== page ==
He strongly believes that Christians need to grow in their level of trusting God. It is this area in the lives of Christians in North America that needs to be cultivated and matured. “Trusting God is developed by reliance through relationship,” says White. He emphasized the importance of having a relationship with God which is full of vitality—a relationship augmented through association, interaction and fellowship with Jesus. He goes on to affirm that “The deeper our relationship, the deeper our trust.” Trust, in his eyes, is “the missing dimension” in many people’s Christian experience today. The only way to counteract the difficulties that currently exist is “a reliance upon God that is strong and robust [that] can withstand … present-day challenges.”

Rev. White retired from full-time ministry three years ago but began a ministry in 2012 specifically for those who have walked away from the church, whether because of a loss of faith in God or in pastors. Called Re-Connection Ministry, Esther and Beverly help him to lead it. The work continues to this day, a work which White admits is hard and requires a willingness to journey with people for an extended time. While there are those who see healing in their lives, the Whites have also encountered those who are not ready to come once again under the leadership of the church as they continue to wrestle with their own willingness to come under the authority of others. Dennis conceded that there are many who need to be “restored, revitalized, and reconnected.”

I had the following takeaways from the interview:

  1. Encounters with God are essential to ongoing and thriving ministry—we see this in the Bible in the lives of everyone from Abraham to Moses, and from Paul to John. It was the same in Rev. White’s ministry and is something that every Christian leader should be mindful of.
  2. God can use you if you are willing to be used. Isaiah met the Lord in a profound way and thereafter offered himself for service (Isaiah 6:5-8). I see the same pattern in Rev. White’s life, allowing his availability to be an opportunity for God’s use in Trinidad, Canada, Kenya, and in Canada once again. God wants to do things through us regardless of our age, stage or colour. What opportunities are waiting for you and me as we make ourselves available and do not allow barriers, be they visible or otherwise, to hold us back?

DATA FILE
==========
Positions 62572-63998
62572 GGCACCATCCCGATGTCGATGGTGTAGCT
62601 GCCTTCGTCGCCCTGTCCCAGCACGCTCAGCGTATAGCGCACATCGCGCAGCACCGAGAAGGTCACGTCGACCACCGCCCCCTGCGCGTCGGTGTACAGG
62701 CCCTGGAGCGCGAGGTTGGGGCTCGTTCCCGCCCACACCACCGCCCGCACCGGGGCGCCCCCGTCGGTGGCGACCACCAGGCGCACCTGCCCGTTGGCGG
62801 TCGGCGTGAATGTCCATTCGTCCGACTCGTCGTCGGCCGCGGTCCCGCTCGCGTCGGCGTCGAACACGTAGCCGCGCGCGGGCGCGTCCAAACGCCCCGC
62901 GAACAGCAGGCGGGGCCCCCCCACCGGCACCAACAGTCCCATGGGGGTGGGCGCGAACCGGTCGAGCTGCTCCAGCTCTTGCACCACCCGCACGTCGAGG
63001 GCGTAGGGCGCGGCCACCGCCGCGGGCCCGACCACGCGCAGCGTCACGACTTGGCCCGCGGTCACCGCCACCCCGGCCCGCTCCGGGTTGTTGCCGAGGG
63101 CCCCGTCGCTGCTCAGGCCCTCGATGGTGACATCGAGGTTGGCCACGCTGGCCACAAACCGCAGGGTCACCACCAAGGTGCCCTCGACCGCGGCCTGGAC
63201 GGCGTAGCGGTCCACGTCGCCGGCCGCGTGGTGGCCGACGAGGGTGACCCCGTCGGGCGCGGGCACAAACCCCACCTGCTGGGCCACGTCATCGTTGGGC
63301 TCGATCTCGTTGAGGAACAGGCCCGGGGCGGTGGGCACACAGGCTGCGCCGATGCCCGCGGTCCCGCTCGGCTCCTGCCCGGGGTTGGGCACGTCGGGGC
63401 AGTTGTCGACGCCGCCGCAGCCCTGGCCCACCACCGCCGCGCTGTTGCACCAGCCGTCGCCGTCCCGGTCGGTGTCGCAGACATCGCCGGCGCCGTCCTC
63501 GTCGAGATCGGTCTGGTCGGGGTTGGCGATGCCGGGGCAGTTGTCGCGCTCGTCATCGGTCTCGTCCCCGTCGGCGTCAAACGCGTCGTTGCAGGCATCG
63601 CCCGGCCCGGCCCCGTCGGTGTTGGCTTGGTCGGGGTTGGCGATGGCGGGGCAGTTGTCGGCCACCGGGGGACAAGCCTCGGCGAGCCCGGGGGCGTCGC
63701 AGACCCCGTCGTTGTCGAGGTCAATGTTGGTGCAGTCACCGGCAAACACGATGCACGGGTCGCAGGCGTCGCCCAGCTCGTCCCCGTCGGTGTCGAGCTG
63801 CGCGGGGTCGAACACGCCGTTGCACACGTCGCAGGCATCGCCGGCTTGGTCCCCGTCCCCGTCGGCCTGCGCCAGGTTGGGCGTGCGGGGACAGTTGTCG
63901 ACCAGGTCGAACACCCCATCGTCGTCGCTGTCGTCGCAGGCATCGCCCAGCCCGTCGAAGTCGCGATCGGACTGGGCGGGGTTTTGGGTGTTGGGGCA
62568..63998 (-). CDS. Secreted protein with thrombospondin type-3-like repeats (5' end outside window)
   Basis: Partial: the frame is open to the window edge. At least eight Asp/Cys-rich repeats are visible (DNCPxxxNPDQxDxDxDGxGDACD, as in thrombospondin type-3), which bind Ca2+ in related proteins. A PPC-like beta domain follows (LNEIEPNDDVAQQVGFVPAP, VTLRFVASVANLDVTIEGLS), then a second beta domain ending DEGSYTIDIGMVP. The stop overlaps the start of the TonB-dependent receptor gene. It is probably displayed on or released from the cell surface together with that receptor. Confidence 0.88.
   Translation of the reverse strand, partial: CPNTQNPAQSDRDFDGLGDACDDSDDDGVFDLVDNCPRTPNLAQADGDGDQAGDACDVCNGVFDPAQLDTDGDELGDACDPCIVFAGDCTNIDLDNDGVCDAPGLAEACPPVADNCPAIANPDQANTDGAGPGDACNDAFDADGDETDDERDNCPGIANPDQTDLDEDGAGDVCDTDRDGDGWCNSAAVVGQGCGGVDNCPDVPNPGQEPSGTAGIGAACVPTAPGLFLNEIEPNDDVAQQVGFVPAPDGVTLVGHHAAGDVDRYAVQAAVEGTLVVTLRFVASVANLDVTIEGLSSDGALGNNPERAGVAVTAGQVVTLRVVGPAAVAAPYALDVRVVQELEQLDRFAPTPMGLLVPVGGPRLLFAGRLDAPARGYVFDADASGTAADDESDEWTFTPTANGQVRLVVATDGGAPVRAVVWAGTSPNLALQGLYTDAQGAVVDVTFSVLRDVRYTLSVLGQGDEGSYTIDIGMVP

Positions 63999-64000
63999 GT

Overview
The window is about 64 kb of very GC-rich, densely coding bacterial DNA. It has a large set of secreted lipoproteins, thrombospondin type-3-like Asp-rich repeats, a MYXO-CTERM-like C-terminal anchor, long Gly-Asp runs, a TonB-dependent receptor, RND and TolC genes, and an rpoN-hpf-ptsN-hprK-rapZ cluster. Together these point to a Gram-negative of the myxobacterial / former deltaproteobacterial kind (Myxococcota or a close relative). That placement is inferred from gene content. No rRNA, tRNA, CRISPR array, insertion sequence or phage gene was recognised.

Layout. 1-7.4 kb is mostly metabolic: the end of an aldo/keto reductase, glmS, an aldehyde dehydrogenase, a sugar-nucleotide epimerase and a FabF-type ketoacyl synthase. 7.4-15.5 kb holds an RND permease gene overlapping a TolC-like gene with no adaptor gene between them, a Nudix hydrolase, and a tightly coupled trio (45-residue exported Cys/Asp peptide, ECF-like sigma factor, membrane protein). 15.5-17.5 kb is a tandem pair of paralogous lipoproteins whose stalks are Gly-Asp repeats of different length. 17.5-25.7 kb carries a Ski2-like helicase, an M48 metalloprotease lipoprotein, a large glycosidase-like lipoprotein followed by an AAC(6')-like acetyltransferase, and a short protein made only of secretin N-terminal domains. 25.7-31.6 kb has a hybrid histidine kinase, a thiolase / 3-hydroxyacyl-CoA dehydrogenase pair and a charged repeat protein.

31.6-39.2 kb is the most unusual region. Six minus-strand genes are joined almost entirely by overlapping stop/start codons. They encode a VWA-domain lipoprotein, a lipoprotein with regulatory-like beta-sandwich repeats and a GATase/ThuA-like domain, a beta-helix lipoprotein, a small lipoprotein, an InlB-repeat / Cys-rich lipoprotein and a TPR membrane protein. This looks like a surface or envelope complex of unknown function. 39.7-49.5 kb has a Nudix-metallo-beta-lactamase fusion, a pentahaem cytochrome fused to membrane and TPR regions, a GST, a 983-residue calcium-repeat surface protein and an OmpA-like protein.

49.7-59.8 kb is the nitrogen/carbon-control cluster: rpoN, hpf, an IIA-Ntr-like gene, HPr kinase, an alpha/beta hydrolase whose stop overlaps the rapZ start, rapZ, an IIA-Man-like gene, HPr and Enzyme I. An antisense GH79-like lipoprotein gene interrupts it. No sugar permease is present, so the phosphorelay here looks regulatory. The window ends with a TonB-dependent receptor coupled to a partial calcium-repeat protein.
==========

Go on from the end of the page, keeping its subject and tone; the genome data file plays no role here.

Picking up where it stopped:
I’m thankful for the opportunity to have spoken with Rev. White. Let his life be one of many examples that lead us on our own pilgrimage of trust in Jesus!

Pastors Dennis and Esther White are now retired and live in Midland Ont., and they have three grown children.

Duane Henry has been an ordained minister of The Pentecostal Assemblies of Canada for 22 years and has served in various pastoral positions throughout his 24 years of full-time ministry. He is currently on pastoral staff as the director of care at PORTICO Community Church in Mississauga, Ont. Duane, his wife and two children make their home in Ancaster, Ont.

This article appeared in the January/February/March 2023 issue of testimony/Enrich, a quarterly publication of The Pentecostal Assemblies of Canada. © 2023 The Pentecostal Assemblies of Canada. Photos courtesy Beverly White. Above: Pastor Dennis encouraging the congregation at the construction site of the church in Karen, Kenya. VBS in St. Vincent in 2011. Passionate about ministry to children, Pastors Dennis and Esther have presented Vacation Bible School across East Africa and the Caribbean.